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ETNO Intervention at the FTTH Conference, Milan, 10 February

Date

10 Feb 2011

Sections

EU Priorities 2020
InfoSociety

FTTH Conference, Milano Feb. 9-10, 2011
Europe in 2020
Intervention by Luigi Gambardella
ETNO Executive Board Chairman

Dear Commissioner Kroes,
Dear Ladies and Gentlemen,

First of all, let me thank the FTTH Council for having invited ETNO to
participate in the closing plenary of this conference. As highlighted by both the
EU 2020 and the Digital Agenda for Europe the benefits of high speed
broadband networks for Europe’s economy and society are now fully recognised
and represent key challenges for the ICT Industry. I would also like to praise the
FTTH Council for its important contribution to this debate. ETNO members, as
main investors in Europe’s high speed broadband networks, share the conviction
that NGA can put Europe back to the driving seat of competitiveness.

The Digital Agenda provides an ambitious vision: the full potential of high
speed Internet must be embraced by all sectors and the society as whole to
enable a smart and sustainable growth. If the targets are met, by 2020, Europe
will have evolved from the Information Society to the Digital Age.

High speed Internet will be the backbone for communications between people,
objects and machines. The key condition for this vision to materialise is of
course to ensure that the necessary infrastructure is deployed and that new
services are widely adopted both by private and public sectors. All European
citizens and public administrations will then benefit from it.

The targets in terms of high speed broadband deployment are ambitious: all
households should have access to at least 30 Mbps and half of them subscribe to
100 Mbps.

The size of the investment required in NGA in Europe is estimated by the EU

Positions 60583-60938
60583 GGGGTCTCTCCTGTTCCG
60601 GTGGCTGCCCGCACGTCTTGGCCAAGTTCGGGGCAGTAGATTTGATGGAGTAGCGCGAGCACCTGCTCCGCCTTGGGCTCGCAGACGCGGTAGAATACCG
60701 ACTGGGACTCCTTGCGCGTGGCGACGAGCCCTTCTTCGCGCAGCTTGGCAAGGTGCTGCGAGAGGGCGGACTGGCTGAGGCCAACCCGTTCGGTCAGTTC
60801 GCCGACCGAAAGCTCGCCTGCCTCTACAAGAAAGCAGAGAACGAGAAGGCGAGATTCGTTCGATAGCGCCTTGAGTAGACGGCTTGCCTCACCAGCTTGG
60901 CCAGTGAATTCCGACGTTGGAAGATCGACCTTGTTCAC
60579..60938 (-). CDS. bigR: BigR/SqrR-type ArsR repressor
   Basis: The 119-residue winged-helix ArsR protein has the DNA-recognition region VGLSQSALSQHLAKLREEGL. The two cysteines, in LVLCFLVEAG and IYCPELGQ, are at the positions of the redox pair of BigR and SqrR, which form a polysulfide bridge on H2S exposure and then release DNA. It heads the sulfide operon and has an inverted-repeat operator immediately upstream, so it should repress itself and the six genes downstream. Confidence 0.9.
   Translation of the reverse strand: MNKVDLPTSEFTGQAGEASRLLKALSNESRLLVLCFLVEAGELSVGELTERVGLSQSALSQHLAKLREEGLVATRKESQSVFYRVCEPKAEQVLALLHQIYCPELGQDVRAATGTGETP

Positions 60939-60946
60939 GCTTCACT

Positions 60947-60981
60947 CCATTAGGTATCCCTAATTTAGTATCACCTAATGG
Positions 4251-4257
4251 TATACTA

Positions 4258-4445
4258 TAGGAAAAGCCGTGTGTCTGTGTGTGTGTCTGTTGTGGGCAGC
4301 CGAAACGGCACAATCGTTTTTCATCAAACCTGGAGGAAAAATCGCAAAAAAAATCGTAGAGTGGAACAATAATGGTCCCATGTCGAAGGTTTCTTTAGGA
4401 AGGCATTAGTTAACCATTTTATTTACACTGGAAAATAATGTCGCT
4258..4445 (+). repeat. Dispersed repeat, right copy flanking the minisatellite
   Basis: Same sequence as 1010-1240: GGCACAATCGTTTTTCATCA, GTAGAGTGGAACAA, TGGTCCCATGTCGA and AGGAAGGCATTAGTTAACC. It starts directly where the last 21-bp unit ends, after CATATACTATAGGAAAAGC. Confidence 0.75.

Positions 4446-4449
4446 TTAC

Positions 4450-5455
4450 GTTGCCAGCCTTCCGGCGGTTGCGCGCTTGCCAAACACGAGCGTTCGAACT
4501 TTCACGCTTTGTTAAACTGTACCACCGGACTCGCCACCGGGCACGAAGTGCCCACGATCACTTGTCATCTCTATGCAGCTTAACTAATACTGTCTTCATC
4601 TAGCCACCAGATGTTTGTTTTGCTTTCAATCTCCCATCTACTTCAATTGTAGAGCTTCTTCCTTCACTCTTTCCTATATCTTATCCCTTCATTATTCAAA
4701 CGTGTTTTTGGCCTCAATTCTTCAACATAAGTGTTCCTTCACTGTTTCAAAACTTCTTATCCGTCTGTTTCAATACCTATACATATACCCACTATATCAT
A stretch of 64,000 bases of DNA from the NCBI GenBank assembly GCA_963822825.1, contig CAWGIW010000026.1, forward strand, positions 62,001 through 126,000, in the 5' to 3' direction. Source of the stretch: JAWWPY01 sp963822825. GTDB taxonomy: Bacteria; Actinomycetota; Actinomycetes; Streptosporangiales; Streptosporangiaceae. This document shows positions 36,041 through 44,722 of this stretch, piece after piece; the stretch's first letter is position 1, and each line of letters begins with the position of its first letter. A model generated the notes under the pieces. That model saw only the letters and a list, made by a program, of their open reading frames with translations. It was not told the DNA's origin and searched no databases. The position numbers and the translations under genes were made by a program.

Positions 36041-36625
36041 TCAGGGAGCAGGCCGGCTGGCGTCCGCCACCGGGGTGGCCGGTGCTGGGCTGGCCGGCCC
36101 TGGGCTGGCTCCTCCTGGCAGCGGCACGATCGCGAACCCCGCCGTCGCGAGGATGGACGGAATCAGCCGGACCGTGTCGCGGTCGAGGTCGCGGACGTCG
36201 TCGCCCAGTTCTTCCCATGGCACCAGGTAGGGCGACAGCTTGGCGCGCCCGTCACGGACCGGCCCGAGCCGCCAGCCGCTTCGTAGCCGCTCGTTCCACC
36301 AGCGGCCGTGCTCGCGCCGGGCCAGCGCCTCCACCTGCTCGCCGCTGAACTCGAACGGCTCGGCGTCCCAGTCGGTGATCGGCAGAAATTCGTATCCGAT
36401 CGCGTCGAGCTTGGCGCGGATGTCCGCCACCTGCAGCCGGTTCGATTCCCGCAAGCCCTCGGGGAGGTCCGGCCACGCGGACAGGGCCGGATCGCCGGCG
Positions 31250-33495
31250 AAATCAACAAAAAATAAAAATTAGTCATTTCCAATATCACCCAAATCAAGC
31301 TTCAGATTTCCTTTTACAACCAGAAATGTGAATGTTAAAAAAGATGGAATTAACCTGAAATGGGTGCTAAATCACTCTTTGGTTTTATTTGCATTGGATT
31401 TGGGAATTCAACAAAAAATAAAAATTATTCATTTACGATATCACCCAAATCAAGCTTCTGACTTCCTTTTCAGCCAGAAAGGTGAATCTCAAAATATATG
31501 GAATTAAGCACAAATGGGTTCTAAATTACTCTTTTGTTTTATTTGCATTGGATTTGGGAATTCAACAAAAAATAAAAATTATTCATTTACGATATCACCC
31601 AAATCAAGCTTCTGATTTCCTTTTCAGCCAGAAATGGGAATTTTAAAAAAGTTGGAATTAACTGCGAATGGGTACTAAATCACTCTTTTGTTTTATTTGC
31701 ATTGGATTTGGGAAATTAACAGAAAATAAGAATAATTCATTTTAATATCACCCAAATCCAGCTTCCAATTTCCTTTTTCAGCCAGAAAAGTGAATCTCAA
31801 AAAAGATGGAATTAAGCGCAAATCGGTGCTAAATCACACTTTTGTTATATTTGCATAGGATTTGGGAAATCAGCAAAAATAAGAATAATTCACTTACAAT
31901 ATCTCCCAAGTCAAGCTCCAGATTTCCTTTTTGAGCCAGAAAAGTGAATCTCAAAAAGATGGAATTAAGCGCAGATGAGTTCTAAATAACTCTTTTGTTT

Commission at up to 58 billion euros to achieve the 30Mbps coverage and up to
268 billion euros to achieve 50% take-up of households at 100Mbps.

The scale of these investment figures requires a balance between private
contribution and EU and member states’ funds which should be carefully
targeted to complement and not to crowd-out private investment.

Such large scale investments will provide EU citizens and business with new
opportunities.

Let me give an example: broadband-enabled innovation will play an increased
role in delivering healthcare, contributing to improve patients’ quality of life and
to reduce public spending. Commissioner Kroes rightly acknowledged this at the
ETNO Innovation Day some days ago in Brussels.

In terms of the development of business applications, most enterprises are
expected to increasingly use the Internet as part of the production process itself,
also through functionalities developed by communities of users. Goods will
most likely embed softwares enabling enterprises to monitor their usages and to
adapt features.

ETNO members are ready to play their role to make sure that this vision